Released On 2nd Jul 2016
Across the City: Gender Diversity
How is gender diversity improving in City professions and what are employers doing to encourage this? Helen Beedham at Cityparents assesses what progress is being made.
First, why does this question matter?
Fact: gender diversity is good for business and good for the economy. Here’s why:
Taking a bird’s eye view, The Women And Work Commission found in 2013 that unleashing women’s full employment potential could be worth up to £23 billion a year to the Exchequer. More recently, the Government identified better gender diversity as a key lever in improving long-term productivity growth in the UK.
At an individual business level, companies with gender diverse workforces are proven to be more successful than those with less diverse workforces. The McKinsey report ‘Diversity Matters’ (February 2015) found that companies in the top quartile for gender diversity were 15% more likely to outperform financially those in the bottom quartile. Every 10% jump at senior management level produced an EBIT increase of 3.5%.
The reasons for this have been well-explored and documented in recent months: companies which consciously seek to be more diverse in gender terms tend to do better at attracting and retaining talented individuals. They are also better at understanding the needs of their customers – unsurprising when you consider that the UK population is split roughly 50:50 in gender terms, and that women drive 70-80% of all consumer purchasing, through a combination of their buying power and influence. More gender-balanced teams and organisations typically demonstrate better decision making and risk management, as they are more likely to scrutinise, challenge and think creatively and less likely to succumb to ‘group think’. Remember Christine Largarde’s now infamous quip about the banking sector collapse ‘If Lehman Brothers had been Lehman Sisters, today's economic crisis clearly would look quite different”?
What is gender diversity like across City professions?
In broad terms, men and women are entering City professions in equal numbers, but women are less likely to gain a senior position and more likely to exit the workplace earlier than men. Shining the spotlight on different ‘City’ industries in turn:
Female lawyers comprise 60% of trainees but just 24% of partners at the average commercial law firm in the UK, dropping to 19% across top 20 firms (The Law Society, 2014) This pattern is mirrored at the Bar: equal numbers of male and female members are called, but at 15 or more years of call practising members are 76% male and 24% female. At Q.C. level, 85% are male. (Bar Council’s “Momentum Measures” report, July 2015)
An MCA survey in early 2016 of over 400 female former management consultants confirmed that a huge pool of talented women leave at a critical point in their careers, on average after 8 years. The top three reasons? Working “away from home at the drop of a hat”, long hours and limited opportunities for flexible working. Despite these barriers, 42% said they could be persuaded to return in exchange for greater flexibility, working in a supportive team, and being rewarded on output.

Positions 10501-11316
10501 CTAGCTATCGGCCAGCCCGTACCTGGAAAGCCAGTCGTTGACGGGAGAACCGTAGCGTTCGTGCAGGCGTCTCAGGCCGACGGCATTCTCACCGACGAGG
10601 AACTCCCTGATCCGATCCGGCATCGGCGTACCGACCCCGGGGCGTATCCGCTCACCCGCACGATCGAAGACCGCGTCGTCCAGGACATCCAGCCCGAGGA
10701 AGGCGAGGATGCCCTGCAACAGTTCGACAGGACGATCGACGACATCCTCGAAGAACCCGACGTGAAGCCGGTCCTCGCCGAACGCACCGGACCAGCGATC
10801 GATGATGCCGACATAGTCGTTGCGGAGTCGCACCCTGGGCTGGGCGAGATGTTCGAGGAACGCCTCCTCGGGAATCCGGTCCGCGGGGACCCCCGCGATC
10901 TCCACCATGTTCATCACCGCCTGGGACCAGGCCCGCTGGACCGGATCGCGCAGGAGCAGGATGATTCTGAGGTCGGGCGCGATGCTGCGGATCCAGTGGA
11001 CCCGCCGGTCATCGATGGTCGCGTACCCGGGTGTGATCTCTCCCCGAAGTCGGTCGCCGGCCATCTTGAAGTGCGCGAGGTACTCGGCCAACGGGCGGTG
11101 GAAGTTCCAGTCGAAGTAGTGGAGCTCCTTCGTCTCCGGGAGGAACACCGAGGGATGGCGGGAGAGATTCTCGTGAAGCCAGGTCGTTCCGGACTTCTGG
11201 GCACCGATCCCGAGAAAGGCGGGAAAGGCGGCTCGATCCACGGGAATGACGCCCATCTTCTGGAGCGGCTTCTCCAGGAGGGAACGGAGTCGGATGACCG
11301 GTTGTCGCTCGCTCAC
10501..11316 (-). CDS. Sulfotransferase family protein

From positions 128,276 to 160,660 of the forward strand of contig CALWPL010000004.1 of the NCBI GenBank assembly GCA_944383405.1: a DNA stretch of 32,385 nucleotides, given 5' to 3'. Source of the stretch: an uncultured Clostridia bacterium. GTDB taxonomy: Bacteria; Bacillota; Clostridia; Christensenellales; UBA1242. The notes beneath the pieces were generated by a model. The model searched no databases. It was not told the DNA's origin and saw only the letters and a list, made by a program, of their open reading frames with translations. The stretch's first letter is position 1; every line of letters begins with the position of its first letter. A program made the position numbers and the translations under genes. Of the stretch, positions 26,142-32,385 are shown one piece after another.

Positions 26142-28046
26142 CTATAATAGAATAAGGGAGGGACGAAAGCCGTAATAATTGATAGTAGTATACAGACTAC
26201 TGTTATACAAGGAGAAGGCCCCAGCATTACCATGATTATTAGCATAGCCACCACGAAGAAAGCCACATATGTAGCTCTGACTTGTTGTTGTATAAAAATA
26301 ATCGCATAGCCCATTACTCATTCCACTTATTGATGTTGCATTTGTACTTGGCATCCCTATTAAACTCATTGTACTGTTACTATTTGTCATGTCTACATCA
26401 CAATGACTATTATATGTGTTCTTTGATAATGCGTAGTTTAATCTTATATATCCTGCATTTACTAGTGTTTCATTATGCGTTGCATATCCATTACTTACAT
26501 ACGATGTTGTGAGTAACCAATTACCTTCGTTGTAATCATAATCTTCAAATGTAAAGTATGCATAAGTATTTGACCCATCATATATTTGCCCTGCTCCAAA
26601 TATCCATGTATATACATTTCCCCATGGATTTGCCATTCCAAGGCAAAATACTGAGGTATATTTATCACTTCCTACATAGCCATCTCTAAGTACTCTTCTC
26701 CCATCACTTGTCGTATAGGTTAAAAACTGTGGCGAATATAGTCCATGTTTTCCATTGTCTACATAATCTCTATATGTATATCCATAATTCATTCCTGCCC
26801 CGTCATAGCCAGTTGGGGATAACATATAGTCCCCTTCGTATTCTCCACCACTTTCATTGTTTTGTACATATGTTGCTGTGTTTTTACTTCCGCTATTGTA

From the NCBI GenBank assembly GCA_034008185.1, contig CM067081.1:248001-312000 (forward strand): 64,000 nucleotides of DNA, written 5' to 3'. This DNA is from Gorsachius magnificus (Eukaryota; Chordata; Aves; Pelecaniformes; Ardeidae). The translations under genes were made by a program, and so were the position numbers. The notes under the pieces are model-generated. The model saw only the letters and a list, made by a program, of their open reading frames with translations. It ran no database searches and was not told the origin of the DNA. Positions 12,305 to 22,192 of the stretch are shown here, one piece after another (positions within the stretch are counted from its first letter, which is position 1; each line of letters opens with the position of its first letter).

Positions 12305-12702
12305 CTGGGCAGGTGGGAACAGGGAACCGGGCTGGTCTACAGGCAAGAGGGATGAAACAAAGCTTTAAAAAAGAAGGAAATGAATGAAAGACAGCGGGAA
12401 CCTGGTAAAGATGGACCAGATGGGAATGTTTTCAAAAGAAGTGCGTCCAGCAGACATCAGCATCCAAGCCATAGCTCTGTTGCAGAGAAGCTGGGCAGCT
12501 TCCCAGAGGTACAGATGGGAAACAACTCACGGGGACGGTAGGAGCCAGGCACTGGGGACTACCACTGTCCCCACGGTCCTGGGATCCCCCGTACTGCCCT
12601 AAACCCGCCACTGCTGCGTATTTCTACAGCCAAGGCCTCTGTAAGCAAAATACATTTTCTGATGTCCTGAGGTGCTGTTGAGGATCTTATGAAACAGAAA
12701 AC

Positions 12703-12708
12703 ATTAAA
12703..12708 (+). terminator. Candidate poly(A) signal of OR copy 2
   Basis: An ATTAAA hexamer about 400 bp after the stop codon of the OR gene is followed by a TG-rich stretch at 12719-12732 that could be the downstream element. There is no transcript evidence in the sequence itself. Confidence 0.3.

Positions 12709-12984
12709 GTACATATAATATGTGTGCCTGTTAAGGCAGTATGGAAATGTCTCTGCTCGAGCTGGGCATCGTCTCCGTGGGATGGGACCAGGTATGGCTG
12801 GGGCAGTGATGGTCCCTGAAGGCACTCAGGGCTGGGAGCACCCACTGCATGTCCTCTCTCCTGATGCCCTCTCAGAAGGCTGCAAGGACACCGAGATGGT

“Financial Services is at the centre of driving productivity in the UK, but it’s also a sector where the problem of gender diversity is particularly marked – especially in senior management” commented Harriett Baldwin, Economic Secretary to the Treasury. Currently, women represent 52.5% of the workforce across all FTSE 100 banks (‘Diversity in Banking’, BBA, November 2015). Thanks to industry efforts, fuelled in large part by the work of The 30% Club, female representation on the boards of FTSE 100 banks now stands at 24.3%, close to the 2011 Davies Review’s recommendation of a minimum of 25% across all FTSE 100 companies. Attention is now turning to the gender balance at executive and senior management level, which is lower across FTSE 100 banks at 21%. This drops to just 1 in 7 (14%) across a sample of 200 UK financial services companies (‘Women in UK financial services’, New Financial, June 2016).
What do we hear from women - and men - working in the City?
From our annual survey of our 9,250+ members, we know that career progression for women, particularly mothers, remains a significant issue across traditional ‘City’ professions. 72% of working mothers in our 2016 survey state that maintaining career trajectory is a major challenge, second only to achieving a satisfactory work/life balance (84%). When asked what one thing their employers could do to better support them, 43% of Citymothers want them to “put more effort into supporting working parents’ career progression”, compared to 27% of Cityfathers. Unsurprisingly, our research shows that career progression per se is less of an issue for Cityfathers.